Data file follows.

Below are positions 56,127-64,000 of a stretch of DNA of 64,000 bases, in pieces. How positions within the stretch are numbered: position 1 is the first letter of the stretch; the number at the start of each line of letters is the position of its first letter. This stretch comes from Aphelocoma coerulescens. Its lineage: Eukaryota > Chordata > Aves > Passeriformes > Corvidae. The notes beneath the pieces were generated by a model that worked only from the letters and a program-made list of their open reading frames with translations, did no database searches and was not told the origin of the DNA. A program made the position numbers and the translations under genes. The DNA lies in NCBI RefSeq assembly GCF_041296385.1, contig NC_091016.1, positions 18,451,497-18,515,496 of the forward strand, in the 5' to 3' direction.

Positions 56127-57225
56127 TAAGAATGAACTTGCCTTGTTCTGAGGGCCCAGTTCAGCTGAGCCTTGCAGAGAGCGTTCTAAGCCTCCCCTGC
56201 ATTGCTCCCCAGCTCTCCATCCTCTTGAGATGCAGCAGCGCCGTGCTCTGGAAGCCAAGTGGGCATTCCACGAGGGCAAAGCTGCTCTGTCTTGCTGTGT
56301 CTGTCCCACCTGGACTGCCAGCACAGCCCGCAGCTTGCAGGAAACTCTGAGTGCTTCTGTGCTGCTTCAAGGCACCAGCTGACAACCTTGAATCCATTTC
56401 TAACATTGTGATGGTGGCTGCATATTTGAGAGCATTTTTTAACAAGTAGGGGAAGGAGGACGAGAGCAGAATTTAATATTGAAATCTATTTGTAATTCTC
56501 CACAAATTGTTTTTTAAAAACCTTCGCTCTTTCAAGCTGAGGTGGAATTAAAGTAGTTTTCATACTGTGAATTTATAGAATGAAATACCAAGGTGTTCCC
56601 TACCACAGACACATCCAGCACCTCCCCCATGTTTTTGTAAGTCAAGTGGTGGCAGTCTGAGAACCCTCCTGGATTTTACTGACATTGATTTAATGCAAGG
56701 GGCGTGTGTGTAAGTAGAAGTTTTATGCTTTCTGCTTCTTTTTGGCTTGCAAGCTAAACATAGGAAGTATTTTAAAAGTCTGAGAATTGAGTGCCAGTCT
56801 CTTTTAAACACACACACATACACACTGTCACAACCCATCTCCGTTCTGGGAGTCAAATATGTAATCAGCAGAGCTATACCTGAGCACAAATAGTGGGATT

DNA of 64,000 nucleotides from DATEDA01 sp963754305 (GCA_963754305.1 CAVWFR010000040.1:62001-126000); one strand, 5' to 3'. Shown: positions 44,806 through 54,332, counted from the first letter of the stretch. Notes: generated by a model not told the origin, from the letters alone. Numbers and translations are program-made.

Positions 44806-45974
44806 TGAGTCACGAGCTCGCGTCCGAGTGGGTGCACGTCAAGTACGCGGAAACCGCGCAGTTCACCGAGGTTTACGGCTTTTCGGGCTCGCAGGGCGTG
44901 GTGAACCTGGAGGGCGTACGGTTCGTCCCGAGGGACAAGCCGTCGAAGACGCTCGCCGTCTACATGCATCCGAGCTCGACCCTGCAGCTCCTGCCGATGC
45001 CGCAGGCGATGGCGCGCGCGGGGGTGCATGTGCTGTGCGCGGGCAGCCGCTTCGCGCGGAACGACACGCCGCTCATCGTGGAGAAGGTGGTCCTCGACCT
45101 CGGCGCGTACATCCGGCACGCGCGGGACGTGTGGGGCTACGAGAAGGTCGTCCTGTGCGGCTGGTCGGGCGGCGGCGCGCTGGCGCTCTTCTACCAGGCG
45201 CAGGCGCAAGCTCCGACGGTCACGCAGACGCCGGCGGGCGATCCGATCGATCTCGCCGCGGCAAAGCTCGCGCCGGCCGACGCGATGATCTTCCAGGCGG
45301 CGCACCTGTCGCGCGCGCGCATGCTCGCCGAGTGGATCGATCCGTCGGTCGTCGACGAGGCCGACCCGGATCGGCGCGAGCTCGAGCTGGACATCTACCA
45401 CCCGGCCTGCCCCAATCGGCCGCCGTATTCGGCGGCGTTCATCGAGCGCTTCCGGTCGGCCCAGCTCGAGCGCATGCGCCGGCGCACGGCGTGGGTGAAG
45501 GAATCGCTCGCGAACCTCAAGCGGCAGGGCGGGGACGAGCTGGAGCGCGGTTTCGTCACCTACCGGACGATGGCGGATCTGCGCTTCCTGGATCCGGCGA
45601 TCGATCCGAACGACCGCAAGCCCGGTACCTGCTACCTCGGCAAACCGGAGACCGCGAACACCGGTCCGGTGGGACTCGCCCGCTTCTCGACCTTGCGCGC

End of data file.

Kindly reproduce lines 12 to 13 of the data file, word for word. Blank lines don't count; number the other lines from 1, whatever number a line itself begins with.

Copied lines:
Positions 44806-45974
44806 TGAGTCACGAGCTCGCGTCCGAGTGGGTGCACGTCAAGTACGCGGAAACCGCGCAGTTCACCGAGGTTTACGGCTTTTCGGGCTCGCAGGGCGTG